ARRIVAL OF THE BULWARK
New Zealand Herald October 2nd 1872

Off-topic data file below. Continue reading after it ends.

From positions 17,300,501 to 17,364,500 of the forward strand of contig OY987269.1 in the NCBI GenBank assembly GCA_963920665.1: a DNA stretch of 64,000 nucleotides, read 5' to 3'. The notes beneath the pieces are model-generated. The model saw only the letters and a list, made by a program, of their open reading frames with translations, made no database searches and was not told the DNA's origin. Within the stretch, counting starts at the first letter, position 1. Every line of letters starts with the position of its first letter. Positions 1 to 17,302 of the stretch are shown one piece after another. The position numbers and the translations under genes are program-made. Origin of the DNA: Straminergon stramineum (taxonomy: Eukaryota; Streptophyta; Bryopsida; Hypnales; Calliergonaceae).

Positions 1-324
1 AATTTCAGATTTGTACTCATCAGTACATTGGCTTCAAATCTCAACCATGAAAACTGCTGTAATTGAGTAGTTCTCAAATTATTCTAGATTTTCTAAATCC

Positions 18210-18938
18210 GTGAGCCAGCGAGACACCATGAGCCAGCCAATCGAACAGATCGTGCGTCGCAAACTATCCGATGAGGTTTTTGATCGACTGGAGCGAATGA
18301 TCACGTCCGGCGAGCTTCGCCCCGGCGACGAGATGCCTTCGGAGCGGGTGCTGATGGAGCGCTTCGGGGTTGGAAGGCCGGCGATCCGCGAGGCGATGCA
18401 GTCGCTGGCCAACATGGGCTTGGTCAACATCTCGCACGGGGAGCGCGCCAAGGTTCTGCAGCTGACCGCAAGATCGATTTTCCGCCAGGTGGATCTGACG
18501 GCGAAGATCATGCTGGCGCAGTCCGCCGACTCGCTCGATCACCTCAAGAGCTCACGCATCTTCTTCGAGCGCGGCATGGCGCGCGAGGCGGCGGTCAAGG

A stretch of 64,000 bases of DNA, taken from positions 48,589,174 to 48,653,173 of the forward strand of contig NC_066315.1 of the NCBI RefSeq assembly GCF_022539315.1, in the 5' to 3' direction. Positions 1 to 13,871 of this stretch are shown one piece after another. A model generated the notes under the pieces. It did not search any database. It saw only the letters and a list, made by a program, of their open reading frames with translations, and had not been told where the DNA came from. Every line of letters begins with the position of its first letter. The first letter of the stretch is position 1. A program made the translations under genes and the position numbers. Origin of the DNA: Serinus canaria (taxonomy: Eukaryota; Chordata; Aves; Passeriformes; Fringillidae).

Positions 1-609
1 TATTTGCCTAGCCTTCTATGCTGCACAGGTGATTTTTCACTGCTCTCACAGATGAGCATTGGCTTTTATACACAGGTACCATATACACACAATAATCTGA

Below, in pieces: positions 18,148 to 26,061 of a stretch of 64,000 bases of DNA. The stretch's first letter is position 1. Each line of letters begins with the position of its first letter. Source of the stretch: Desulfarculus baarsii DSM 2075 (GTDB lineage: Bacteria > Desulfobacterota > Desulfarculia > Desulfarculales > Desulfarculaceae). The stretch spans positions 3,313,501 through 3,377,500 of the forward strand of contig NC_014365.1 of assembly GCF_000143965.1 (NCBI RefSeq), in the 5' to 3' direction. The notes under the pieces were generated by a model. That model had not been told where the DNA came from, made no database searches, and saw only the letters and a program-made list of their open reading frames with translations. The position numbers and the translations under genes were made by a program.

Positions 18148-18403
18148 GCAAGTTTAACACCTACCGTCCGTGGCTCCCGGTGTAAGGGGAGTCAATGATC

At last, the fine ship Bulwark, from London, is safely anchored in our harbour, after a passage of over seven months, having left on the 27th of February. Great has been the anxiety in shipping circles respecting this vessel, which had, prior to the news of her having put into the Mauritius, been given up for lost. The signal of a ship in sight was hoisted at the flagstaff shortly after one o'clock yesterday afternoon, and about three a full-rigged vessel rounded the heads and anchored in the quarantine ground, to await the arrival of the Health Officer. The ship's number was not hoisted, and when the Bulwark came in sight, it was thought to be the Robert Henderson, of the Glenhuntly, for people had ceased to look for the vessel so long overdue. Besides, she presented quite a smart appearance, and did not "roll" into harbour like a "tea-waggon", as was anticipated she would do. She is by no means a clumsy looking boat, nor is she an old vessel. She is North American built, has a full but clean stem and a well rounded stern; nor has she proved herself a bad sailor, notwithstanding the length of her passage and her serious mishaps. At the Mauririus she received a thorough repair, and, therefore, comes into port a comparatively clean ship. Had she come out from London direct with an ordinary cargo, and not called in at the Cape, we believe she would have made a very good passage to this port. It has been said that she is a sister ship to the old Monarch, which once visited Auckland. This is not the case. She is in every respect a smarter looking vessel - nor is she anything like so large. She is very deep in the water, as may be supposed, from the quantity of railway iron on board; but we are informed that she is a foot lighter than when she left the Cape, a large quantity of her cargo (principally consisting of drapery, &c) having been discharged and sold at the Mauritius - altogether, about £4000 worth. She made an average passage to the Cape, where she put in for water, in consequence of some of the tanks having leaked. A fortnight afterwards she fell in with a heavy gale, which did her terrible damage, and for a time threatened her safety. She was afterwards three weeks making Port Louis, where she remained for two months making repairs. One passenger died on the passage out. Notwithstanding the extreme length of the voyage, the passengers are in first-rate health, and appeared to be pretty comfortable. They all speak in terms of the greatest praise of the uniform kindness of Captain and Mrs Kelly. Among them is Mr Rye, a New Zealand settler of some years standing, who went home in the Queen Bee in 1871. Dr Philson boarded the vessel about five o'clock, and after making the usual examination, gave her a clean bill of health. She afterward came up as far as the powder ground. The following are the particulars of her passage as taken from the log:- The ship Bulwark, 1332 tons, Captain Kelly, left the East India Docks on the 27th of February, and was off Portland on the 6th March. Picked up the N E trades on the 20th March and crossed the Equator on the 2nd April. Took the S E trades up off the Line. On April the 15th had a heavy south-east gale, the ship straining a good deal, in consequence of her weighty cargo. Gale lasted for three days. Commenced again on the 25th, from the N, vessel rolling gunwale under water. Passed Gough Island on May 1st, distant 50 miles. In consequence of loss of fresh water, through leakage of the tanks, the Caprain thought it advisable to touch at the Cape. Made Symons Bay on the 11th May. Left again on the 14th, with light E N E winds. On the 17th, experienced a very heavy gale from the N N W, which continued for three days. After a three days' cessation, it recommenced with redoubled fury; and on the 23rd the ship pooped a terrific sea, which washed the man at the wheel and the mate to the front of the poop. At 8.30 pm on the following Sunday, 26th May, another terrific sea rolled over the stern, carrying all before it. It smashed the wheel in pieces, washed the two steersmen onto the main deck, dislocating the arm of one, and breaking two ribs of the other, besides otherwise severly injuring them. The captain held on to the wheel, and was washed to the front of the poop, and had both his legs severly injured. The second mate was also washed on to the main deck, and was much bruised and hurt about the chest. The cabin skylight and hurricane-house were washed away; the cabin was filled with water, the binnacle, stern pump, compass, timepiece &c, were swept overboard, and in fact, a regular havoc made in this part of the ship. The poop rails, fire extinguishers, hencoops, fowls, pigs and sheep were swept into the sea, and the whole four boats smashed to pieces. The prospect was now gloomy in the extreme. A fearful gale was raging all around them; they feared every sea would sink the vessel, and worse than all, their boats were gone. The front of the fore-cabin was smashed, and the main deck-house nearly carried away; lost two iron yard-arme, carried away port mizzen chains, the main deck was much cut, and the bulwarks were smashed. When the wheel was carried away, had to bring the ship to the wind, and let fly everything for safety, the vessel being utterly beyond control. The water rushed into the hold through the hole in the main chains, and when the pumps were sounded five feet of water was found, and this was increasing every instant. The pumps were manned by every man and woman in the ship, who worked for twenty-four hours without ceasing, in the hope of saving themselves from a watery grave. To add to the terror of the situation, several cases of aquafortis took fire, and for a time an inevitable death stared the unfortunate passengers and crew in the face; but the danger was fairly beaten. The cases of aquafortis were thrown overboard, and by very hard work the water was got under. To give some idea of the terrific force of the sea, we might state that a number of the bolts of the mizen chains were wrenched clean out. Remained hove-to for two days, under a storm trysail. A number of the ships sails were also blown to atoms in this gale. On the 29th the wheel was fixed, and it was then decided, in the crippled state of the vessel, to bear away for the Mauritius. The Bulwark was in 420 28' south latitude, 610 east longitude, when she met with her misfortunes. Port Louis was reached on the 18th June. When here cargo was partly shifted, and a quantity was sold, as before observed. Extensive repairs were made to the vessel, which left again for this port on the 16th August, after a stay of two months. Afterwards had very fine southerly weather, with the exception of a strong gale on the 1st September. Rounded Tasmania on September 17, and made the Three Kings on Sunday last. John Parsons, aged 31, died of comsumption on the 27th March. He was coming out for the benefit of his health.